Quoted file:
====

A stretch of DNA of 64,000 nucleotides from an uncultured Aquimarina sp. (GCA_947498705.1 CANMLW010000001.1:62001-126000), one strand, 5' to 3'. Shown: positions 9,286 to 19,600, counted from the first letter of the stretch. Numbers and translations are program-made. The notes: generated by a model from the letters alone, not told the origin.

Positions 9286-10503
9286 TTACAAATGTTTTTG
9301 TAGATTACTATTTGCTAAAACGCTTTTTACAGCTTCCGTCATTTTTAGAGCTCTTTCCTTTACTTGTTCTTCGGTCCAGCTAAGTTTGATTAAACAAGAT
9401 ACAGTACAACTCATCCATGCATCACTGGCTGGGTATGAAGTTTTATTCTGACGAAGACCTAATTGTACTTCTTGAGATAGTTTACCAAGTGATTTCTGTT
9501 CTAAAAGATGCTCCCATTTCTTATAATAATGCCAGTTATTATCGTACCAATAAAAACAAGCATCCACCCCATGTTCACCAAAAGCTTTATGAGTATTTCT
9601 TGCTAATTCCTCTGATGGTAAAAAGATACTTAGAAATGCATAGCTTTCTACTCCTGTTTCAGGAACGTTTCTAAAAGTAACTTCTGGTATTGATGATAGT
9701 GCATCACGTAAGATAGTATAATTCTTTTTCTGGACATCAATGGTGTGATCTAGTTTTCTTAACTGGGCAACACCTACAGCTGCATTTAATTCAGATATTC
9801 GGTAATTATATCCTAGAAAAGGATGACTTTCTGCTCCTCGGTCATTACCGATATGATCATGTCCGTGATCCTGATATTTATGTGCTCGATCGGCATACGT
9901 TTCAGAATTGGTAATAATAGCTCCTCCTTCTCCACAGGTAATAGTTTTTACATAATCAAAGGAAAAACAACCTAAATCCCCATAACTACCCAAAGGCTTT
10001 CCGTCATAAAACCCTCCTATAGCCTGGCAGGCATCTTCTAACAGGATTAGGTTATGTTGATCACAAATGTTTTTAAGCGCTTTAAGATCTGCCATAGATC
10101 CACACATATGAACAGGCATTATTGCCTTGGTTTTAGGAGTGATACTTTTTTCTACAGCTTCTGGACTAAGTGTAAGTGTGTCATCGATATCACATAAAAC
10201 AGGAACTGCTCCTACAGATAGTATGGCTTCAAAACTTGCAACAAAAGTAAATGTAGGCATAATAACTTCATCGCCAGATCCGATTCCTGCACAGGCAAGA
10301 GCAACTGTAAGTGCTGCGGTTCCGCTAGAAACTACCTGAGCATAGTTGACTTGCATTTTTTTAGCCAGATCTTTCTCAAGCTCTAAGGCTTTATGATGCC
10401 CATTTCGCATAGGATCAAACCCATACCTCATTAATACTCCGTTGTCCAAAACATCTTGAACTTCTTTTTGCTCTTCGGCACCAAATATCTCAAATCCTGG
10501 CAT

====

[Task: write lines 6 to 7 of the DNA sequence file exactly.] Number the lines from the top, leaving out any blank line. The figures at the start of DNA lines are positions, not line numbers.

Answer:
9501 CTAAAAGATGCTCCCATTTCTTATAATAATGCCAGTTATTATCGTACCAATAAAAACAAGCATCCACCCCATGTTCACCAAAAGCTTTATGAGTATTTCT
9601 TGCTAATTCCTCTGATGGTAAAAAGATACTTAGAAATGCATAGCTTTCTACTCCTGTTTCAGGAACGTTTCTAAAAGTAACTTCTGGTATTGATGATAGT